Symantec is calling recent help with their Stuxnet analysis, from a Dutch Profibus expert, a breakthrough
The new information confirmed that Stuxnet is looking for very specific types of industrial control systems to modify. More importantly it revealed that the code would very carefully check to see if it was on the right type of device and then alter speeds over an extended period by slightly changing output frequencies.
Once operation at those frequencies occurs for a period of time, Stuxnet then hijacks the PLC code and begins modifying the behavior of the frequency converter drives. In addition to other parameters, over a period of months, Stuxnet changes the output frequency for short periods of time to 1410Hz and then to 2Hz and then to 1064Hz. Modification of the output frequency essentially sabotages the automation system from operating properly. Other parameter changes may also cause unexpected effects.
This sounds very much like an attempt to cause quality control failures or even process disruption. Uranium enrichment is mentioned again. Given the effort to create Stuxnet the target would have to be something that would be seriously affected by minor changes over several months time.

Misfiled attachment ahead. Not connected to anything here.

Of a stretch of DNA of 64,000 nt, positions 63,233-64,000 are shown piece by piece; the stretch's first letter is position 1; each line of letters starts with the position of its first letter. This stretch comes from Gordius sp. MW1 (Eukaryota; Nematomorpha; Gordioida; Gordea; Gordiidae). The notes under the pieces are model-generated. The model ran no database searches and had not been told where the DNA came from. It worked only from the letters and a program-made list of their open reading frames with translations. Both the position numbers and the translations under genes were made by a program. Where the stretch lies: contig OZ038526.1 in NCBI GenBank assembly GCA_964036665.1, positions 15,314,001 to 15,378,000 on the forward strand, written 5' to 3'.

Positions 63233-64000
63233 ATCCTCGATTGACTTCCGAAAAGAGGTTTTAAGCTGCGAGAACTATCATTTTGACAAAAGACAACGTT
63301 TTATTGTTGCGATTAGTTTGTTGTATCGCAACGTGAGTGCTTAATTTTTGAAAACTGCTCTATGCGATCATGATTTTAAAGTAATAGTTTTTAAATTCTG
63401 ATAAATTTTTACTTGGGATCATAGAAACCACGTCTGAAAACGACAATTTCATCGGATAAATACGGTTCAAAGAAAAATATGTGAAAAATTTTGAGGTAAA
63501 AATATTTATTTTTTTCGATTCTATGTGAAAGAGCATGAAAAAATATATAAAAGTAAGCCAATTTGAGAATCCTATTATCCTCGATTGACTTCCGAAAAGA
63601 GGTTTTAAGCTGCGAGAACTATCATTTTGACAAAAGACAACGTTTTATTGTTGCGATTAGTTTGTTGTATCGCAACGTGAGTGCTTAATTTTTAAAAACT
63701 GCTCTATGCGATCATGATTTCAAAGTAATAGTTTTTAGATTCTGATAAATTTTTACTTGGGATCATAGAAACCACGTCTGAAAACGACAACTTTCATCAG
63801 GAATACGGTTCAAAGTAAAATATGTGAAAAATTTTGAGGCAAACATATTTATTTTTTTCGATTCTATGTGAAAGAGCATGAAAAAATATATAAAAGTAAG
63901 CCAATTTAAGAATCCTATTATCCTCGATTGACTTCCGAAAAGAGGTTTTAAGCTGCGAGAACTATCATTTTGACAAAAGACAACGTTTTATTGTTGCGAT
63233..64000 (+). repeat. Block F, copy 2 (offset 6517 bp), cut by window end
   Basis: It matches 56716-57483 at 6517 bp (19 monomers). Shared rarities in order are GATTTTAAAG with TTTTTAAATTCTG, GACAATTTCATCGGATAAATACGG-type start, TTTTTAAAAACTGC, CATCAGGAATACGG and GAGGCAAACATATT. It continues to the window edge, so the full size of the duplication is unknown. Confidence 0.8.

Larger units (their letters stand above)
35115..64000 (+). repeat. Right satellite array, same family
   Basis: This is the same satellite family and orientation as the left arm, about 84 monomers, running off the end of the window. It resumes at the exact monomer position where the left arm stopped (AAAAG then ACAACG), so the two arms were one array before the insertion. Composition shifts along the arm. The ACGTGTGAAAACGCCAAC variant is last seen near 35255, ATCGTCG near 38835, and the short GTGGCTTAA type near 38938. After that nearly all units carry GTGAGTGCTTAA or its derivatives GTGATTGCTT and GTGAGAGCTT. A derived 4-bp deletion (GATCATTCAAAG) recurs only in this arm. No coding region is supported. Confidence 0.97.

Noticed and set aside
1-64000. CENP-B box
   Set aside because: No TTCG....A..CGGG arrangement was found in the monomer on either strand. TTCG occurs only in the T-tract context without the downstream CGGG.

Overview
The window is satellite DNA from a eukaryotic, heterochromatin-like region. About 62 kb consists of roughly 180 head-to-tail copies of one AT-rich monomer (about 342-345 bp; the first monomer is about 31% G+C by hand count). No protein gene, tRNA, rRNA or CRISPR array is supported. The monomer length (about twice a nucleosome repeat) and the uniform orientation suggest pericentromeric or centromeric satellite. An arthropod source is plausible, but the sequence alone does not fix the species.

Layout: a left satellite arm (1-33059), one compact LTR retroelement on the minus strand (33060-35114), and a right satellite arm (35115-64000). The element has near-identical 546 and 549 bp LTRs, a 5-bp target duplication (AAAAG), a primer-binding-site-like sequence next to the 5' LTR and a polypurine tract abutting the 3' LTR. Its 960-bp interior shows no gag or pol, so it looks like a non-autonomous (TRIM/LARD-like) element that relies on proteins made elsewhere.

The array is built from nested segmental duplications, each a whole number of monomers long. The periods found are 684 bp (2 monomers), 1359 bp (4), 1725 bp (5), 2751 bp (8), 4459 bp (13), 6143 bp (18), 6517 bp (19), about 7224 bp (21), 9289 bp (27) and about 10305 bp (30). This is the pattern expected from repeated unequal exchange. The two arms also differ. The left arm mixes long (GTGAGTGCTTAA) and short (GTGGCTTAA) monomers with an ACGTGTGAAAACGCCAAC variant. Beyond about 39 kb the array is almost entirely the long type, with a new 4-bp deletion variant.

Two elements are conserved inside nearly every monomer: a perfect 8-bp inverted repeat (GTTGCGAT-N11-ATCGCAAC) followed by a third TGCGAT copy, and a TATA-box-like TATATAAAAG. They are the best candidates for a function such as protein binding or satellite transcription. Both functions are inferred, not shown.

I know nothing about uranium enrichment other than anecdotal bits from the Manhattan Project. Assuming the target actually was Iran, this does seem to fit the bill. Wikipedia describes a process most likely to be used in the Iranian plants as a long and very careful one.
The gas centrifugation process utilizes a unique design that allows gas to constantly flow in and out of the centrifuge. Unlike most centrifuges which rely on batch processing, the gas centrifuge utilizes continuous processing, allowing cascading, in which multiple identical processes occur in succession. The gas centrifuge consists of a cylindrical rotor, a casing, an electric motor, and three lines for material to travel.
Would the PLC changes introduced by Stuxnet be subtle enough to run without detection when such a system has to run with very low tolerance? Did someone know that the quality monitoring was so poor it would not pick up the changes, even over several months time? It sounds more and more like an inside job like the Maroochy Shire sewage control failure.
The Maroochydore District Court heard that 49-year-old Vitek Boden had conducted a series of electronic attacks on the Maroochy Shire sewage control system after a job application he had made was rejected by the area’s Council. At the time he was employed by the company that had installed the system. Boden made at least 46 attempts to take control of the sewage system during March and April 2000.
Utilities can not say they have been unaware of this threat type. Boden used remote access to modify controls but the more important point is that he knew where and how to make changes that would not be detected in time to prevent a failure.